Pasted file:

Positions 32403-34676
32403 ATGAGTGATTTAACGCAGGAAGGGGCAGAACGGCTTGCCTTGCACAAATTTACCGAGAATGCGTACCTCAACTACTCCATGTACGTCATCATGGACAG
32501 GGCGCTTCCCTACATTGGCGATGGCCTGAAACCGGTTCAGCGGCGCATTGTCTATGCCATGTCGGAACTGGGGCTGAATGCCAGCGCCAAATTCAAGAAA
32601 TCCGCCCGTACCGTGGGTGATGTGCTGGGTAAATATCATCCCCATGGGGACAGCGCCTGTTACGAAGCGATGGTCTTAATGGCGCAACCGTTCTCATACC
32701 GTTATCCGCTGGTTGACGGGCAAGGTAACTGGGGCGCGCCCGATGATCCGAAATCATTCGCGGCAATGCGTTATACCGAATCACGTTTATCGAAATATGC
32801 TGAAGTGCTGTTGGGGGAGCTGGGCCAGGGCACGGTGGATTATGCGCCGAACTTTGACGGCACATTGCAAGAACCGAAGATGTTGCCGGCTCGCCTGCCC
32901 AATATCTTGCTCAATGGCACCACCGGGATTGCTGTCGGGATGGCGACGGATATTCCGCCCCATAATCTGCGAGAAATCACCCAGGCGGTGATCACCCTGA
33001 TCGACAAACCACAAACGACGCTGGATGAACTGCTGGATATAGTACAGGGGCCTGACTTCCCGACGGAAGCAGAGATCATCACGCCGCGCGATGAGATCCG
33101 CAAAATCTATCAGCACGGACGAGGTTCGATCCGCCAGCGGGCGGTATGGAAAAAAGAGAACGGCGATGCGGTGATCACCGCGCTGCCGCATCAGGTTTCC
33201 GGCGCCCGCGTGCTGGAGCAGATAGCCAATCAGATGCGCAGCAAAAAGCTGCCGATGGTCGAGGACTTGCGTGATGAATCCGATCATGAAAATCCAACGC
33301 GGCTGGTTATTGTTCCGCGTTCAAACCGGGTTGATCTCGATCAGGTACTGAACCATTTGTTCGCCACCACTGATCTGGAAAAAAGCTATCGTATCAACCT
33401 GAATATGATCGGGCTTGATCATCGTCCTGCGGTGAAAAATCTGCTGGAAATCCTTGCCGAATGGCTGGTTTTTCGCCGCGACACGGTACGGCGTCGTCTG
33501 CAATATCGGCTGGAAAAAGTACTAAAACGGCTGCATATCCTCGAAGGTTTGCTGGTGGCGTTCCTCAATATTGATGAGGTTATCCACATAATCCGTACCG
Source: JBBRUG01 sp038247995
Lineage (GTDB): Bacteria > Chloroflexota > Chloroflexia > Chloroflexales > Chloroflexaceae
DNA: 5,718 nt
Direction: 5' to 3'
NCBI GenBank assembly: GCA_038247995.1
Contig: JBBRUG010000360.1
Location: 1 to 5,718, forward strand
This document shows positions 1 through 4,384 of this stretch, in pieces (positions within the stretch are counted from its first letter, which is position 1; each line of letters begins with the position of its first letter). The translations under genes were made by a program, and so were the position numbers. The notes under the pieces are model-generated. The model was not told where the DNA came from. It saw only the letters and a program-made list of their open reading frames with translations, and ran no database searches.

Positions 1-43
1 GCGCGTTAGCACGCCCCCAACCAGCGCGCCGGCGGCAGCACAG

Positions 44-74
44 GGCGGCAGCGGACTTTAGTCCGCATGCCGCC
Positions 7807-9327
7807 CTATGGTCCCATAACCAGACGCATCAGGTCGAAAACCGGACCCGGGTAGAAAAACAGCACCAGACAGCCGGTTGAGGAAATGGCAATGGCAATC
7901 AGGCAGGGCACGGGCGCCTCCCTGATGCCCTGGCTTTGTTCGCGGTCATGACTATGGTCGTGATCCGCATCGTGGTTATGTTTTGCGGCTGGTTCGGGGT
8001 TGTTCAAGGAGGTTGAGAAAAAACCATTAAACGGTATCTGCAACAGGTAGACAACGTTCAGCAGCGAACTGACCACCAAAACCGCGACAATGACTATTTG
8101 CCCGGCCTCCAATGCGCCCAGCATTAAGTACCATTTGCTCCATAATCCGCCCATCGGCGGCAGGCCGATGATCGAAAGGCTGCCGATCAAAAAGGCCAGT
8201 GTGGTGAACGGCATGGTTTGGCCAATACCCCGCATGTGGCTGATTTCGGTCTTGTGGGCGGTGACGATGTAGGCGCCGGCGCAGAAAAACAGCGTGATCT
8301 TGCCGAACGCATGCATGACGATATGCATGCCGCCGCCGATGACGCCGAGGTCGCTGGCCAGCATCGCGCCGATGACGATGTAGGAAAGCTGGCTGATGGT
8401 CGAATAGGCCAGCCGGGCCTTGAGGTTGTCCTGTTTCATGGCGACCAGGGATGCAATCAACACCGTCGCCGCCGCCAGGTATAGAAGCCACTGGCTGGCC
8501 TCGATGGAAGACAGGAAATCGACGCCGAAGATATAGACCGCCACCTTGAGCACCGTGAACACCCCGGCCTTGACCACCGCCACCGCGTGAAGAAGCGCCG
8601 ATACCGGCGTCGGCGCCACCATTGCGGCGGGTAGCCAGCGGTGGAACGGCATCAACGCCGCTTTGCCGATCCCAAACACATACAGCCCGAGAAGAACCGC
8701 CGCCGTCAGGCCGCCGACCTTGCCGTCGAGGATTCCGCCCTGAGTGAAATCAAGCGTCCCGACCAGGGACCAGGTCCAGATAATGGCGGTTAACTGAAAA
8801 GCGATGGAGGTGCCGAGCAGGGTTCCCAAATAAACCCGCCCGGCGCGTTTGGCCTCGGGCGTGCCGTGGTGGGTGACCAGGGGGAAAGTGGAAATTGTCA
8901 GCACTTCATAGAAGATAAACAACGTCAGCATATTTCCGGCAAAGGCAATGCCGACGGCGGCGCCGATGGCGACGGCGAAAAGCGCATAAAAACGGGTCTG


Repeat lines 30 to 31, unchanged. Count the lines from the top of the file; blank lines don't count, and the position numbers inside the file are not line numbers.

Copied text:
8101 CCCGGCCTCCAATGCGCCCAGCATTAAGTACCATTTGCTCCATAATCCGCCCATCGGCGGCAGGCCGATGATCGAAAGGCTGCCGATCAAAAAGGCCAGT
8201 GTGGTGAACGGCATGGTTTGGCCAATACCCCGCATGTGGCTGATTTCGGTCTTGTGGGCGGTGACGATGTAGGCGCCGGCGCAGAAAAACAGCGTGATCT